Royal Brisbane and Women’s Hospital
Royal Brisbane and Women’s Hospital

Hospital emergency sparks heated debate in parliament

SEVERAL MPs have been given their marching orders from Question Time this morning as the State Government faces a grilling over hospitals in the southeast reaching capacity.  

Health Minister Steven Miles has been given the boot, along with Opposition health spokeswoman Ros Bates.   Gregory MP Lachlan Miller was reportedly also told to leave.  

Every public hospital in the state's southeast, except the Queensland Children's Hospital, was at capacity yesterday, forcing the state to release emergency funds for private hospital beds.

The State Government will spend $3 million on beds in private hospitals, with every available bed at 10 southeast Queensland public facilities last night in use.

Health authorities have blamed a tsunami of admissions, never before seen in Queensland at this time of year, which they admit had been building for weeks.

Beds were last night being opened up at private hospitals with patients scheduled for non-urgent surgeries warned they may have to wait.

All hospitals yesterday ­descended into code yellow - an internal emergency code signalling a loss of essential services.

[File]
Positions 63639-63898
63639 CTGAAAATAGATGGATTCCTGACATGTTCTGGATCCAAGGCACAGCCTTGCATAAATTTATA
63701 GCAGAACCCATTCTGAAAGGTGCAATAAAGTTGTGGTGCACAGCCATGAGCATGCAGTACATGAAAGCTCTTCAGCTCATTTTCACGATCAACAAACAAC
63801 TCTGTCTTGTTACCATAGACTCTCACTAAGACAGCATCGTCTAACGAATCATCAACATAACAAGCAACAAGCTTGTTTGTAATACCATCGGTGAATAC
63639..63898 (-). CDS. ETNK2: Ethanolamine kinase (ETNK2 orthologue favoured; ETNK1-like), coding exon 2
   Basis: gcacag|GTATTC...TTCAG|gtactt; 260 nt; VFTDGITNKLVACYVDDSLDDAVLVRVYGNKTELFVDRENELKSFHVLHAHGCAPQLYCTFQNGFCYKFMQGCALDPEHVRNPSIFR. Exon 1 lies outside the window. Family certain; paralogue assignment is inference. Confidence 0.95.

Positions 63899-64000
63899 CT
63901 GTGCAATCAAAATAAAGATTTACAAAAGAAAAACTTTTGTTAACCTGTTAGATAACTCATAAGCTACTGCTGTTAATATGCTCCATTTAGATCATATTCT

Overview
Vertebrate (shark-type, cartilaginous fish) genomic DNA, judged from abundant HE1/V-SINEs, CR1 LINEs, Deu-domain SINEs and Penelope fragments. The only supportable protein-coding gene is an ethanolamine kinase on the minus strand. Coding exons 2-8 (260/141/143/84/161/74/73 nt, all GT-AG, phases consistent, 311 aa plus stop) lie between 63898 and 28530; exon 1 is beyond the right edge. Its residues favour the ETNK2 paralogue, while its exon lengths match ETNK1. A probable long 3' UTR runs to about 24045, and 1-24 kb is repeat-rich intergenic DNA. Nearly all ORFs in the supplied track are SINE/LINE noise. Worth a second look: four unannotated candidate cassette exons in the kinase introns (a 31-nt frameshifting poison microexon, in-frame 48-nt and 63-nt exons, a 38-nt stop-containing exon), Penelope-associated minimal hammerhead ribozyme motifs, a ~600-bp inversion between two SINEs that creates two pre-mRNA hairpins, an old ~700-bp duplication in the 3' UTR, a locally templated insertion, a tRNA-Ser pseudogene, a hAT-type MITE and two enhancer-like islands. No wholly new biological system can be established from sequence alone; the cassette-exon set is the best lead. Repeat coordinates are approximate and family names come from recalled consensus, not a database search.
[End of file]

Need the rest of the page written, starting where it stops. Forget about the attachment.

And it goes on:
But Queensland chief health officer Dr Jeannette Young denied the hospital system was in crisis.

Dr Young said the additional money would open up beds in the private sector, beds that hadn't been commissioned in public facilities yet and help with additional staff.

"Of course it's more than just the money for that system, we've got to get the staff as well," she said.

"It's a lot of work but it has started (last night)."




Dr Young said Queensland Health used its beds "very, very effectively" and claimed the current situation did not indicate an urgent need for more hospital beds.

"You've got to remember that a bed is actually an expensive entity," she said.

"The average cost is about $720. We don't keep them empty because that's wasted money."

The State Health Emergency Co-ordination Centre yesterday called on the Commonwealth to escalate access to aged-care homes and NDIS accommodation for the 200 patients waiting in hospitals for aged-care placements and NDIS assessments.

There was no single cause that contributed to the extraordinary admissions spike, however, Dr Young said the summer flu season was 2.7 times worse than average.

Among the private hospitals being used are St Vincent's and the Mater.

"If you're in less need of acute health services you will have to wait," she said.

"Any pressure that people can remove from the system will help in the whole system going forward." Opposition health spokeswoman Ros Bates said that Queensland's public health system was now in crisis.

"Warning our public hospitals in southeast Queensland are full is unprecedented and a symptom of the carnage Labor's policies are having on patient care," she said.

Health Minister Steven Miles called on Queenslanders to use ambulances and hospitals only if it was a genuine emergency.

"Of course, everyone who attends will get the best possible care," he said.

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